Dr. Dad: Motion Sickness
Family trips to the Boundary Waters are always an adventure. There are, however, several variables, in my opinion, which help to determine if that adventure falls on the “love it” or “launch it” side of the family trip ledger. These variables include weather, trip logistics, food, insects, equipment and intangibles like fishing success, wildlife sightings and travel companions.
For our family trip this summer, temps in the low 80s, blue skies and light winds brightened everyone’s outlook and made for some great swimming. With only one short portage from the car to the lake/campsite and tasty menu selections including a cherry pie baked in the camp oven, this trip was satisfying physically and gastronomically. The absence of incessantly biting mosquitoes and black flies, which are usually a fixture on summer trips to the BWCA, was truly a gift from the gods… or maybe it was just my new insect repellent clothing, a gift from my wife and kids.
Enjoying an incredibly comfortable double-sized sleeping bag and pad with Jane, catching a rainbow trout of a lifetime, seeing a cow moose and her calf and sharing the trip with our friends the Kirby-Whitworth family was enough to push this trip well beyond the “love it” category.
Basking in the glow of this perfect family trip, I found myself suddenly jerked back into reality as our car snaked its way down the curvy and hilly Gunflint Trail a few miles outside of Grand Marais. Jack, age 9, was yelling and crying at the same time. “I feel sick. I’m going to barf. Stop the car!”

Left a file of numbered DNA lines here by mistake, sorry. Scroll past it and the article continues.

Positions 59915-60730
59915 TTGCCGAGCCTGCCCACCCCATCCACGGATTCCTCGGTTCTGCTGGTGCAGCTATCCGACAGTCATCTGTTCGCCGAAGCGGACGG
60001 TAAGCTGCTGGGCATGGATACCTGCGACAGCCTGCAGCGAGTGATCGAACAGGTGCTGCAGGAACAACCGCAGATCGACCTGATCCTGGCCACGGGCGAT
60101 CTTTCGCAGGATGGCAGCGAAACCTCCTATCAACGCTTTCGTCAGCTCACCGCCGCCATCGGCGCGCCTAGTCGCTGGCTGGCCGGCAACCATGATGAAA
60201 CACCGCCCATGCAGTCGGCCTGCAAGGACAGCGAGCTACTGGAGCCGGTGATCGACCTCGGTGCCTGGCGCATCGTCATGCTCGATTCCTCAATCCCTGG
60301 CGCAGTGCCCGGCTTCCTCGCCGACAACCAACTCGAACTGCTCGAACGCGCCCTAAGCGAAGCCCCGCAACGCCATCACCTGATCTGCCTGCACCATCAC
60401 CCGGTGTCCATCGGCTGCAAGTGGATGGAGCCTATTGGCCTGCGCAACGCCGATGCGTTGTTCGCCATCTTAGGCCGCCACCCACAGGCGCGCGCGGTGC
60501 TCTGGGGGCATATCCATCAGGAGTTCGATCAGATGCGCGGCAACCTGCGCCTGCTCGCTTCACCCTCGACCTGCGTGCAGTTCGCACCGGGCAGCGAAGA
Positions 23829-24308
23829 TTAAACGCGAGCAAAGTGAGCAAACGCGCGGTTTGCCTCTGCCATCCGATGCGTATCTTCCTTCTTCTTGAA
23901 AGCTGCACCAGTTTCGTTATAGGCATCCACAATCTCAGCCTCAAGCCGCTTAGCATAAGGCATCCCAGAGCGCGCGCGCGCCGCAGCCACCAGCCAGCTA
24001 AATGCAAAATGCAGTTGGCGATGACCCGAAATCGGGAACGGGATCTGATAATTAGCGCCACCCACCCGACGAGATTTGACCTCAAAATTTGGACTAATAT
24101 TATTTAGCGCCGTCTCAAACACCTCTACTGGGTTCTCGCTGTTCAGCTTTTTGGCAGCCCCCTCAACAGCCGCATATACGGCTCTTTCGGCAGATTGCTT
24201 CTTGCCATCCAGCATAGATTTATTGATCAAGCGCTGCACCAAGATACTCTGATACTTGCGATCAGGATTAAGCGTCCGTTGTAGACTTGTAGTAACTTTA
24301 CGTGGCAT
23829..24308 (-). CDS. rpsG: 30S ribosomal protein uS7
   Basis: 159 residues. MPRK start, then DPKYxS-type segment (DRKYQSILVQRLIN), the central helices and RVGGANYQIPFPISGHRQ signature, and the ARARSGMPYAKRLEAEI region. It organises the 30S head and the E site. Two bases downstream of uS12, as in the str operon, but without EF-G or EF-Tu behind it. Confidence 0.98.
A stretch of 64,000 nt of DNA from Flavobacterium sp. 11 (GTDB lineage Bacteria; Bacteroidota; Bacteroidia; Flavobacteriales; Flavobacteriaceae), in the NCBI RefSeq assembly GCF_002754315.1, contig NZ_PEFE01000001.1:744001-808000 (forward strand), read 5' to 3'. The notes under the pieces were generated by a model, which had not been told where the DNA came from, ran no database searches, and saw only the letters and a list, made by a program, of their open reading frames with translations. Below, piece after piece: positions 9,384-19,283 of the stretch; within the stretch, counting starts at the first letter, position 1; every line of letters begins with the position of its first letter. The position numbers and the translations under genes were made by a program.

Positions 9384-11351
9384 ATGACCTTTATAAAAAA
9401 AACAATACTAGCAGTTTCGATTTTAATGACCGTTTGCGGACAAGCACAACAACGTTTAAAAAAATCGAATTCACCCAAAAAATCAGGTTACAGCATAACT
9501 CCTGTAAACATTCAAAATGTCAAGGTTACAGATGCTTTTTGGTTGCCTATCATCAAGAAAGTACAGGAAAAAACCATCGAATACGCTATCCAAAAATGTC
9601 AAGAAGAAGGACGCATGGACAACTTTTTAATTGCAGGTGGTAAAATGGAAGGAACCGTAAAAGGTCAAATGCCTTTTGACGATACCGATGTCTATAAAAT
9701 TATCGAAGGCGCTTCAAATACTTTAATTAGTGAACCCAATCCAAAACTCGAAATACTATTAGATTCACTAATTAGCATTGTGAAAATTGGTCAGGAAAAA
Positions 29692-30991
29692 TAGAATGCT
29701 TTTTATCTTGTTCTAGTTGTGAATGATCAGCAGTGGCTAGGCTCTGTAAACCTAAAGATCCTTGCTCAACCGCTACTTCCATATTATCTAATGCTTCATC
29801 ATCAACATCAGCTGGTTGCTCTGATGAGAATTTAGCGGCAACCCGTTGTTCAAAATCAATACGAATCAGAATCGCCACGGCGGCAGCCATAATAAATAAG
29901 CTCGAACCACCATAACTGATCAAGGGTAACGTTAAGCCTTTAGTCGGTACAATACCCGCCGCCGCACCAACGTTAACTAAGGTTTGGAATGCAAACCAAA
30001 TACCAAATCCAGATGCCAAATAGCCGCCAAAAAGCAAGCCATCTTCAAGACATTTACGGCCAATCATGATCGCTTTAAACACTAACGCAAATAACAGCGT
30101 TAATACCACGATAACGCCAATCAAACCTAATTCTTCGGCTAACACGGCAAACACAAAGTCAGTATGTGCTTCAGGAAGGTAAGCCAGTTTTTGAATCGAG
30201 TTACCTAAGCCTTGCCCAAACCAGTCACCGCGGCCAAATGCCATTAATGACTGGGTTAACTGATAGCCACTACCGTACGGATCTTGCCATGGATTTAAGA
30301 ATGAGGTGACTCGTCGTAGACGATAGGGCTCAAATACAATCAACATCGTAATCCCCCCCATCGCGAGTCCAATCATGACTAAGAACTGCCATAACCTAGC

Knowing that I did not want to spend the next two hours driving with the windows down, air conditioning blasting and mouth breathing so as to avoid the rancid odor of vomit in the back seat, I pulled over as quickly as possible. Jack bolted out of the car and immediately assumed the hurling position. After 10 minutes of intense salivation, the nausea of his motion sickness passed and Jack was able to resume traveling.
Motion sickness is incredibly common in kids and adults alike. Symptoms include pallor, sweating, headache, dizziness, nausea and vomiting. Motion sickness results from an overload of conflicting input from the body’s three primary sources of information regarding our sense of balance and equilibrium: our eyes, our vestibular system (inner ear) and our propioceptive system (musculoskeletal system and skin). Travel on boats, automobiles, trains, airplanes and amusement park rides can precipitate this unpleasant, but temporary condition.
Treatment includes behavioral techniques such as looking at the stationary horizon, keeping your head still and stopping travel. Antihistamines such as Dramamine can reduce symptoms but must be taken before the motion begins. Scopolamine, a medicated patch worn behind the ear for 72 hours, can also help but must be applied several hours before the trip.
Thankfully, once Jack stopped his game of Angry Birds on his iPod, and we exited the Gunflint Trail, he felt fine. This was just in time for our favorite post BWCA family tradition: ice cream at the DQ in Grand Marais. Til next time.